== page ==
Common language

Five acclaimed international directors discuss the origins of their latest works.

Pedro Almodovar
"Volver" (Sony Pictures Classics)

In the late 1990s, Pedro Almodovar's mind returned to the small village in La Mancha, Spain, where he grew up -- to the black-clad widows and empty streets and ghosts that drifted in and out of the houses with an almost domestic familiarity. It would form the setting of his new film "Volver."

"My entire childhood, there were these kinds of stories," he says, referring to tales about the ghosts. "Even in my family, there were stories of people coming back from the dead. I never had that experience myself, but I do believe that others had it. One of my sisters once saw two people sitting at the top of the stairs in my grandmother's house, and when she saw old photos later, she established it was our great grandparents."

At that age, Almodovar admits, he was scared. Now, he says, "I find them somewhat comforting."

Ghosts are both comforting and scary in "Volver," in which the seeming apparition of the mother of a restaurant owner, played by Penelope Cruz, returns to visit her shortly after her husband has been killed.

If ghosts, murders and beautiful women seem an odd blend -- not to mention a restaurant that Cruz takes over -- that is hardly unexpected with Almodovar, one of the most original directors working today. His new film effortlessly shifts in tone in ways that will be familiar to fans of his earlier films, 1999's "All About My Mother" and 2002's "Talk to Her."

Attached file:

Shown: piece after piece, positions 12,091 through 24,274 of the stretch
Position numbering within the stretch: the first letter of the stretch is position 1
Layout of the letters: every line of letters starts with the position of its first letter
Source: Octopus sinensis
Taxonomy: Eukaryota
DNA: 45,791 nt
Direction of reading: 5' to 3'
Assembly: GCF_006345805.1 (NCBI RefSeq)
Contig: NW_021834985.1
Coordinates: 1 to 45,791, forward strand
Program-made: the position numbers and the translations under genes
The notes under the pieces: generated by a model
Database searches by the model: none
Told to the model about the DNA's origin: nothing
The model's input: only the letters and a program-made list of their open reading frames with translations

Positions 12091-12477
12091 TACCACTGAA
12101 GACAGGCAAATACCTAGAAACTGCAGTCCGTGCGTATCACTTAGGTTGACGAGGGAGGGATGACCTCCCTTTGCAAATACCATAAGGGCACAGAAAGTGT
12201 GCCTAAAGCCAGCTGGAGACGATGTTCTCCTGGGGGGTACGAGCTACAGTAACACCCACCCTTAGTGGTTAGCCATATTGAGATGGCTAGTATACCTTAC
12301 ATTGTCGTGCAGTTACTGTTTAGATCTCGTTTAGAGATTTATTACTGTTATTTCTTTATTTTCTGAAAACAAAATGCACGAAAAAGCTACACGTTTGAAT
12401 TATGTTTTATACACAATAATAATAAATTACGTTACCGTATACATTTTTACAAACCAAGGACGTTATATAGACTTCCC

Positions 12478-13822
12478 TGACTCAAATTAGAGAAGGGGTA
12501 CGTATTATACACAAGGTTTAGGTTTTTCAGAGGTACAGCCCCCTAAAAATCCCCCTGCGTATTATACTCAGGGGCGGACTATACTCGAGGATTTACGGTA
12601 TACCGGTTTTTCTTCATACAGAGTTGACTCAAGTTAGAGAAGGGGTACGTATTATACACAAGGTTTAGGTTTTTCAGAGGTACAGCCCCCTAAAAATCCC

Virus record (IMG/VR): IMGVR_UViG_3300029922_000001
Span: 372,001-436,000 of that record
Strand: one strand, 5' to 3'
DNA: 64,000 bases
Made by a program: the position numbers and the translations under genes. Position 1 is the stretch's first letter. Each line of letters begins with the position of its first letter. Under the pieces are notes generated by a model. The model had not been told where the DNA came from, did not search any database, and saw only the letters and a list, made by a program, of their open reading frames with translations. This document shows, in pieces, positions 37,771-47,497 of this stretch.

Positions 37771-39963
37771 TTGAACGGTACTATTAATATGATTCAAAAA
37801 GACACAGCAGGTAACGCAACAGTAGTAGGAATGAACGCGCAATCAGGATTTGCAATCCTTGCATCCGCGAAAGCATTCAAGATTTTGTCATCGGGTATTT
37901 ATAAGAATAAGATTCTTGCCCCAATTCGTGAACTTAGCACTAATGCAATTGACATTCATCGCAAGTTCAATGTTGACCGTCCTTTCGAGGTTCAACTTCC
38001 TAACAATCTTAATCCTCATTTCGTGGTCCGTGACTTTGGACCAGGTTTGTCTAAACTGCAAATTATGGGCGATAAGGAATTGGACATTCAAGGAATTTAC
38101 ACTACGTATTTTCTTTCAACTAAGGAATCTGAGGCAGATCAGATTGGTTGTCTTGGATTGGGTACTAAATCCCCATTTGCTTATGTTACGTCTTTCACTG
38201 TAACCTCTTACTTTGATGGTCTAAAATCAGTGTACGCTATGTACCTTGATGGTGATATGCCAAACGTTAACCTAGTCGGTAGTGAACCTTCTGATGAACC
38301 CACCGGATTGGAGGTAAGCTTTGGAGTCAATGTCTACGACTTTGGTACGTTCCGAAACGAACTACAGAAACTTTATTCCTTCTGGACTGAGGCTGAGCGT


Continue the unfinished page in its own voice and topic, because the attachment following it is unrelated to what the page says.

But if Almodovar seems to bring disparate elements together with ease, that would be an illusion; developing this story took him many years.

"First, I thought about a woman with a restaurant at her (disposal)," he recalls. "And then I thought I must give her something to hide in that restaurant. I thought she must have a body to hide, the body of the husband."

Only later, the helmer says, did the character of the ghost/mother appear: "I realized that was the story I wanted to tell. It began as a screwball comedy and then became the story of Penelope's relationship with her mother and her past."

The film also became about Almodovar's own relationship with his past -- not just because of its echoes of his childhood but because he returned to La Mancha to shoot the film -- to the village with the widows and the vacant streets and the drifting ghosts.

"There was something very particular about shooting in the place where I grew up and lived and where my mother lived," he reflects. "It generated an atmosphere that was tangible. It's very hard to quantify, but it is as if the film was blessed by something supernatural."

Guillermo Del Toro
"Pan's Labyrinth" (Picturehouse)

It's been an extraordinary year for Mexican filmmaker Guillermo del Toro. After gaining prominence stateside with studio projects like 2004's "Hellboy," del Toro not only managed to earn a 20-minute standing ovation at May's Festival de Cannes for his Spanish-language fantasy "Pan's Labyrinth," but he's now enjoying Oscar buzz for the darkly original film.